Dealing With the Virus 

Unfortunately, the coronavirus will continue to mutate just as other viruses and other living things have adapted to their surroundings to survive. It’s inevitable that the coronavirus will be around for a lot longer, spreading from person to person and making its way across the world. This also means that scientists and researchers will continue to watch and study these mutations to work towards a vaccine and treatment for the future.  

In the meantime, however, we have to focus on the immediate future and how we can do our part to help slow the spread of the virus. With the holiday season in full swing, you might want to rethink your plans of gathering together with family or friends. As of the middle of November, the CDC has reported more than 11 million cases and nearly 250,000 deaths within the United States from the coronavirus. 

During the holidays, the CDC recommends to follow these guidelines:

  • If you are considering traveling for the holidays, you should check if the cases are high or increasing in your community or at your destination, and ask yourself if someone in your household or someone you would be visiting is at increased risk for getting sick. You should also check to see if your home or destination has requirements or restrictions for traveling, as well as consider how you are getting there, such as traveling on an airplane or by bus or train and if staying 6 feet away would be difficult.
  • If you decide that you are going to travel, you should check travel restrictions before you go, get your flu shot, wear a mask in public settings, stay 6 feet apart, wash your hands often, avoid touching your mask, eyes, nose, and mouth, bring extra supplies and know when to delay your travel.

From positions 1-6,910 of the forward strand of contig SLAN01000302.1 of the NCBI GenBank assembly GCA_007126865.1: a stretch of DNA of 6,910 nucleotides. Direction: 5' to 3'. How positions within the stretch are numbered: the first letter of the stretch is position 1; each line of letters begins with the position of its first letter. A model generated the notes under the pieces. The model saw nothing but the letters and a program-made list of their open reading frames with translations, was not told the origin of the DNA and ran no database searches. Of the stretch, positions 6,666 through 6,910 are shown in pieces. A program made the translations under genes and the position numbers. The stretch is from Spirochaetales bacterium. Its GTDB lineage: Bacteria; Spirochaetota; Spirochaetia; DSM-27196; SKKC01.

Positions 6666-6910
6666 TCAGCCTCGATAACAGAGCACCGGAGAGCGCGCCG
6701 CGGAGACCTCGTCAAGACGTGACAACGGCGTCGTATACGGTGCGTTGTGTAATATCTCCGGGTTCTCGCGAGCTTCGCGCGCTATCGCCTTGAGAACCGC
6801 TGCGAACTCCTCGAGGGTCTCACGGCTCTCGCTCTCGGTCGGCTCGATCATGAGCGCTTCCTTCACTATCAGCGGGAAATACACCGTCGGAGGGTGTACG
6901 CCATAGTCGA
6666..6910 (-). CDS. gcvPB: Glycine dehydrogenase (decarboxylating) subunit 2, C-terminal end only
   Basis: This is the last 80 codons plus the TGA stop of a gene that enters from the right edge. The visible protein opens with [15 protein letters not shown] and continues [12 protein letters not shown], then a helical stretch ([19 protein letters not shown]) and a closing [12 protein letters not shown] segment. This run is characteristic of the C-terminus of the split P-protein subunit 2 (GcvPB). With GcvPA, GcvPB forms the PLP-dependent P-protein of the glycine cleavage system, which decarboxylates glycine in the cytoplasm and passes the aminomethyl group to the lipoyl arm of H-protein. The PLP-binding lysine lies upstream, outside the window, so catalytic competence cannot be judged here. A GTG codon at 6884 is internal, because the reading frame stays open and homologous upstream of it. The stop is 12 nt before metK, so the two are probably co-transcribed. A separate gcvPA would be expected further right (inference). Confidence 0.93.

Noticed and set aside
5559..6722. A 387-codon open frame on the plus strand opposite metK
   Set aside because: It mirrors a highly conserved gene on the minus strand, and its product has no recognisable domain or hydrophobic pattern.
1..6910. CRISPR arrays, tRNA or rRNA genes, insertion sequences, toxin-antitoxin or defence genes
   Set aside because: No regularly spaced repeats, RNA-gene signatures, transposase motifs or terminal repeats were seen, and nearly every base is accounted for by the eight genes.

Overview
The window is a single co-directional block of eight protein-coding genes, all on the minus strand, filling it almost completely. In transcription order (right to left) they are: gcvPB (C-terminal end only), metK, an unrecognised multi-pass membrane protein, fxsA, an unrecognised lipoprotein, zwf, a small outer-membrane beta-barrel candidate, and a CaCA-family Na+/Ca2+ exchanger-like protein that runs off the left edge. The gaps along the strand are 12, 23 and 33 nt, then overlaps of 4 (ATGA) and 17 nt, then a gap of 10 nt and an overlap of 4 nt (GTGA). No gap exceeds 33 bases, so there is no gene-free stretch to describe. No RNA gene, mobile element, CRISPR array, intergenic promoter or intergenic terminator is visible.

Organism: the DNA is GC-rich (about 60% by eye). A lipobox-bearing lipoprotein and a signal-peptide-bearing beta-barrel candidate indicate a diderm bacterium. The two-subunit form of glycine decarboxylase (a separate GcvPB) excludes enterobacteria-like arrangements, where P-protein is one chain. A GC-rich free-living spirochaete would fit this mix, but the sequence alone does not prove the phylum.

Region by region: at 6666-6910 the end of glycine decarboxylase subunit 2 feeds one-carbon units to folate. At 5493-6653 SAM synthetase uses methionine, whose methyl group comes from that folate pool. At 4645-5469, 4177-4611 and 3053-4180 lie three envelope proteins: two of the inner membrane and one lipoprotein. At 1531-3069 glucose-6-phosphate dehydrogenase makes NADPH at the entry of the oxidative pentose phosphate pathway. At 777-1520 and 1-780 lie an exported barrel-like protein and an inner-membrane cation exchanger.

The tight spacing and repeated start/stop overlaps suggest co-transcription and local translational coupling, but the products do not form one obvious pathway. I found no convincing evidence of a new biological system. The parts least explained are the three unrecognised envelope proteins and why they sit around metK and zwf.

• You can help make your holidays safer by wearing a mask with two or more layers to help protect yourself and others from the virus. Be sure to wear your mask properly by securing it over your nose and mouth, and make sure that it fits snugly against the sides of your face.
  • If you do get together with family or friends, stay at least 6 feet away from others who do not live with you. People without symptoms may be able to spread COVID-19 or the flu.
  • Remember to wash your hands as often as possible with soap and water for at least 20 seconds. Keep hand sanitizer with you and use it when you are unable to wash your hands. You should also check to make sure the sanitizer you are using has at least 60% alcohol.
  • If you do choose to attend a gathering, try bringing your own food, drinks, plates, cups and utensils, as well as wear a mask and safely store your mask while eating and drinking.

If you choose to stay home among your immediate household this holiday season, there are still ways that you can have a fun holiday. Thankfully, technology has allowed us to be with each other even when we’re miles apart. You can video chat family while you eat and talk about the recipes you’ve made. There’s also plenty of things to watch on television, such as a national parade, watching sports or playing a favorite, feel-good movie.

Like it or not, the coronavirus is not going away any time soon. In fact, it continues to mutate and change all the time. As the virus continues to spread, try your best to keep people that are most vulnerable to the virus out of harm's way by wearing a mask and doing your best to keep contact with people down to a minimum. Although big family gatherings around the holidays may be tempting, it may be worth it to keep everyone safe and healthy.